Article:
As rapid gains are made by the Sunni extremists advancing for Baghdad, U.S. Secretary of State John Kerry helicoptered into the Iraqi capital on Monday to talk with beleaguered president Nouri al-Maliki.
Daily reports suggest that the militant group Islamic State of Iraq and the Levant (ISIS) are overwhelming the Iraqi army. ISIS now control key border towns, threatening Syria and Jordan, as well as the key Iraqi towns of Baiji, Mosul, Fallujah and Tikrit.
Kerry recommended a path of radical changes to the government to increase inclusivity and diplomacy between the different ethnic factions in the country. He had previously made it clear that Washington would not support al-Maliki if he does not make strides towards partisanship, and he plans to meet with Sunni and Kurdish leaders this week.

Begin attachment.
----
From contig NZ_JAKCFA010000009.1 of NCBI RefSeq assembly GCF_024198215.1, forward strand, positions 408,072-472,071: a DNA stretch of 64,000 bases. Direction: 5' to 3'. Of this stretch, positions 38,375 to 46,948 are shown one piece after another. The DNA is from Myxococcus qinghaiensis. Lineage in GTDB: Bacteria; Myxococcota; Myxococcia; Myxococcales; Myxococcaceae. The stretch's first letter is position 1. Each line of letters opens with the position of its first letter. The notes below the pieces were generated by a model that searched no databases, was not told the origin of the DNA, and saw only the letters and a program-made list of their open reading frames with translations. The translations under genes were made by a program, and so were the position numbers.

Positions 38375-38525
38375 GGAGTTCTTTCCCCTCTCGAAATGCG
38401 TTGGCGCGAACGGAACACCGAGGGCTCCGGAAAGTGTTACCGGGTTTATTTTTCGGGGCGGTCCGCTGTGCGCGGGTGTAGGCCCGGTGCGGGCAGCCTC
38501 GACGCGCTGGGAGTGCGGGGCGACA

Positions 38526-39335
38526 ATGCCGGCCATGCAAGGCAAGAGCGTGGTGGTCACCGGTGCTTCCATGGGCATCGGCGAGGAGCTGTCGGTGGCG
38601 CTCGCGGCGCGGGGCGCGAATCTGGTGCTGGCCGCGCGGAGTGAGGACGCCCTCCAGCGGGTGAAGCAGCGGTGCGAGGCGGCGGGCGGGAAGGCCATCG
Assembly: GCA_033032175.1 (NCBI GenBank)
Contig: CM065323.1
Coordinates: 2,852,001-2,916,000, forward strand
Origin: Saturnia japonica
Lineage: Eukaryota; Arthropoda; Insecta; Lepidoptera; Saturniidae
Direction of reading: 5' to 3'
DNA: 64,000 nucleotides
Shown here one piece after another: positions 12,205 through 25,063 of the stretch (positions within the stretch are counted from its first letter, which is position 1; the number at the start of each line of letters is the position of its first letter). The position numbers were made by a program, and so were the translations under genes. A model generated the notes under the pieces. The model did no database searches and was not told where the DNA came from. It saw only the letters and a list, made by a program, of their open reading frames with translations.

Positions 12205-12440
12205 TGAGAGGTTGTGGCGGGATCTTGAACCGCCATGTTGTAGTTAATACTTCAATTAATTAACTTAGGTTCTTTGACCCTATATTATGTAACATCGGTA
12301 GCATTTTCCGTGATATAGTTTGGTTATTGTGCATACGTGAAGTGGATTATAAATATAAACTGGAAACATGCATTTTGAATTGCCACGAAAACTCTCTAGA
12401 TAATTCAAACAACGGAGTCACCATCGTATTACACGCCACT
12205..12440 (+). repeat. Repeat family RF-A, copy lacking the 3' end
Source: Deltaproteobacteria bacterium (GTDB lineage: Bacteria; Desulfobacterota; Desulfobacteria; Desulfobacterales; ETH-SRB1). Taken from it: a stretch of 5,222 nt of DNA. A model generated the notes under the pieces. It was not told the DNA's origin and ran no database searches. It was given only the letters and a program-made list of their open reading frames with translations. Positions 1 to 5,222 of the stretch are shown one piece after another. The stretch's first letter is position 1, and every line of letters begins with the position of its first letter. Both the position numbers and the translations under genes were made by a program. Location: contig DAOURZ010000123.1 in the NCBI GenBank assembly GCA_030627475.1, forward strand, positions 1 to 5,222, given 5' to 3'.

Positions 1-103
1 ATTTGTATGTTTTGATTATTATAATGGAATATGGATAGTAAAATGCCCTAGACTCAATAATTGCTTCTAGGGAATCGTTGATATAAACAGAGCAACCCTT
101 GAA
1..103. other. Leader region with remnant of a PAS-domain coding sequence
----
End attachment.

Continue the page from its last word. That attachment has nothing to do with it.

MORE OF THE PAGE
Kerry's tack with al-Maliki echoed U.S. President Barak Obama's statement last week, reconfirming that the U.S. would not be sending front-line troops back to Iraq. Another new diplomatic avenue the superpower is pursuing is to foster Iranian help.
Iran's Supreme Leader Ayatollah Ali Khamenei, however, sees the ISIS surge as a “dispute [...] between those who want Iraq to join the U.S. camp and those who seek an independent Iraq," making productive talks between the adversaries unlikely.
Journalists writing from the region, including BBC Middle East correspondent Jim Muir and CNN senior international correspondent Nic Robertson have written that ISIS's invasion of Iraq is making unification of the country – in the way it was prior to the invasion – increasingly unlikely. Robertson expressed skepticism in an online Q&A session specifically about the efficacy of “political compromise” which would inevitably be “short-lived.